US Nuclear Weapons Policy: Challenges and Opportunities

September 25, 2009 — Dr. Charles Ferguson of the Council on Foreign Relations and Ambassador Linton F. Brooks, former Administrator of the U.S. Department of Energy’s National Nuclear Security Administration, joined us for a discussion on the upcoming opportunities to revisit U.S. nuclear weapons policy and the direction that potential policy changes might take. The discussion centered on the CFR Independent Task Force Report, “U.S. Nuclear Weapons Policy” (April 2009). The bipartisan Task Force, which was directed by Dr. Ferguson and on which Mr. Brooks served as a member, was chaired by William J. Perry and Brent Scowcroft.

Dr. Ferguson and Ambassador Brooks highlighted the various upcoming events that enable the U.S. to examine its nuclear policies, including the congressionally mandated Nuclear Posture Review, the 2010 Review Conference of the Non-Proliferation Treaty, and the expiration of the Strategic Arms Reduction Treaty. Among the potential issues and challenges confronting the United States nuclear policy are its strategic relationship with Russia and China, its commitment to the Non-Proliferation Treaty and the Comprehensive Test Ban Treaty, and the possibility of further efforts towards arms reduction.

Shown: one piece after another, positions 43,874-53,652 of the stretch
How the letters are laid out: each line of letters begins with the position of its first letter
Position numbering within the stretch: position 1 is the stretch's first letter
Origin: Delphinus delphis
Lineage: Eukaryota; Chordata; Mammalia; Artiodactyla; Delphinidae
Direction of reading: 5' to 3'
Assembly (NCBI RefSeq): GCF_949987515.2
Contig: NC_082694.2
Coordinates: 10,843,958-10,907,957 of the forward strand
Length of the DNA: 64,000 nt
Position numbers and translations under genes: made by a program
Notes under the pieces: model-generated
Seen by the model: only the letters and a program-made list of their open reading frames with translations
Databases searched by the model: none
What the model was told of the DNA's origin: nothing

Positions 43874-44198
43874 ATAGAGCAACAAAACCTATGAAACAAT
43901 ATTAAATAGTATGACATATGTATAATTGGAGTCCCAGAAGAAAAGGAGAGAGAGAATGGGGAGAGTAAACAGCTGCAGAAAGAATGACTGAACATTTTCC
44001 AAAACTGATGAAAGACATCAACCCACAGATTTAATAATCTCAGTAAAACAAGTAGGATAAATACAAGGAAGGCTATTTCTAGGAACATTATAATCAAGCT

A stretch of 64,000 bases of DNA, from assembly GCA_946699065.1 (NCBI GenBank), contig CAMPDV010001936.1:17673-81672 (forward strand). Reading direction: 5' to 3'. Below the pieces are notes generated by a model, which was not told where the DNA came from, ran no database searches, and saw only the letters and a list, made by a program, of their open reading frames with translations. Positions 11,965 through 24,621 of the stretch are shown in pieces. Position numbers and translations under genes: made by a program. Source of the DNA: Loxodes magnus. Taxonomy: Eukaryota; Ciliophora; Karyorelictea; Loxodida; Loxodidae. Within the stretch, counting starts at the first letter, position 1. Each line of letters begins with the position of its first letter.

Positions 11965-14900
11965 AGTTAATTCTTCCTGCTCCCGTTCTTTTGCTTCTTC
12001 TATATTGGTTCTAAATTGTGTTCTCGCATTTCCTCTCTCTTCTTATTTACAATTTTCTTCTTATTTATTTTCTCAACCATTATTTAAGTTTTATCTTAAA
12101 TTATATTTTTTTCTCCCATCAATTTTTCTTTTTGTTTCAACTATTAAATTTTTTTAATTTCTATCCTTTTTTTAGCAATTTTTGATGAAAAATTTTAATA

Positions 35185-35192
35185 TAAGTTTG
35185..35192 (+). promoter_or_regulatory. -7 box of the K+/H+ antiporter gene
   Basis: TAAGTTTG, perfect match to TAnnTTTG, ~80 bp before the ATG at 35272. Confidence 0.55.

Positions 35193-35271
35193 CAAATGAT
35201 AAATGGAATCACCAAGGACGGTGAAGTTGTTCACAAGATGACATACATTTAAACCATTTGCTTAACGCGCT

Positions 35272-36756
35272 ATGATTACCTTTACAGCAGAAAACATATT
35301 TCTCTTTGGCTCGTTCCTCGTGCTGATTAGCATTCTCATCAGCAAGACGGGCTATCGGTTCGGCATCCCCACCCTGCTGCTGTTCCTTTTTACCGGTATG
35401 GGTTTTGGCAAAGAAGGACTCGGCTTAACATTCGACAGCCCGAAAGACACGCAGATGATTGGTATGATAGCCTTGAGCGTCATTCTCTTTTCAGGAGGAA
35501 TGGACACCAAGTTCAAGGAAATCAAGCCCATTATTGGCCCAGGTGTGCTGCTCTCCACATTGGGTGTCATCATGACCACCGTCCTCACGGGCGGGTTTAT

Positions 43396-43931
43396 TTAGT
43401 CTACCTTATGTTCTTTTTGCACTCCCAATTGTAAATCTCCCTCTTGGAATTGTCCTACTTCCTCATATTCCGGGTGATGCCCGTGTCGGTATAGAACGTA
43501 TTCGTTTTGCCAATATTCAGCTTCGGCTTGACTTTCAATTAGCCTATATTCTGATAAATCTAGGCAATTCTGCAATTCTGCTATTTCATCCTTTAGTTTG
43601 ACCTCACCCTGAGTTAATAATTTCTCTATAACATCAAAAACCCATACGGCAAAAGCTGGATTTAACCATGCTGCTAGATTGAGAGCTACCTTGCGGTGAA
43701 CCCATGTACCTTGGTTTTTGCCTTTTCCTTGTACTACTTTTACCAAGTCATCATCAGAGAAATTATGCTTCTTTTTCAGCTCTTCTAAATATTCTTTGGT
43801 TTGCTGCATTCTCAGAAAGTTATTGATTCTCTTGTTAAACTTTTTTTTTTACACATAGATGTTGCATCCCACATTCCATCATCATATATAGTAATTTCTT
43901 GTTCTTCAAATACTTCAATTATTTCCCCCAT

The discussion also delved into more tangible problems, including the need to maintain physical security of various nuclear stockpiles around the world to prevent them from falling into terrorist hands, as well as strengthening IAEA safeguards in an attempt to create a barrier between civilian and military nuclear projects. In the end, the opportunities and challenges currently facing U.S. nuclear weapons policy are many and varied, but the upcoming treaty reviews as well as the nuclear posture review provide a solid start point to deal with these challenges.

Security for a New Century is a bipartisan study group for Congress. We meet regularly with U.S. and international policy professionals to discuss the post-Cold War and post-9/11 security environment. All discussions are off-the-record. It is not an advocacy venue. For more information, please call Mark Yarnell at (202) 224-7560 or write to [email protected].

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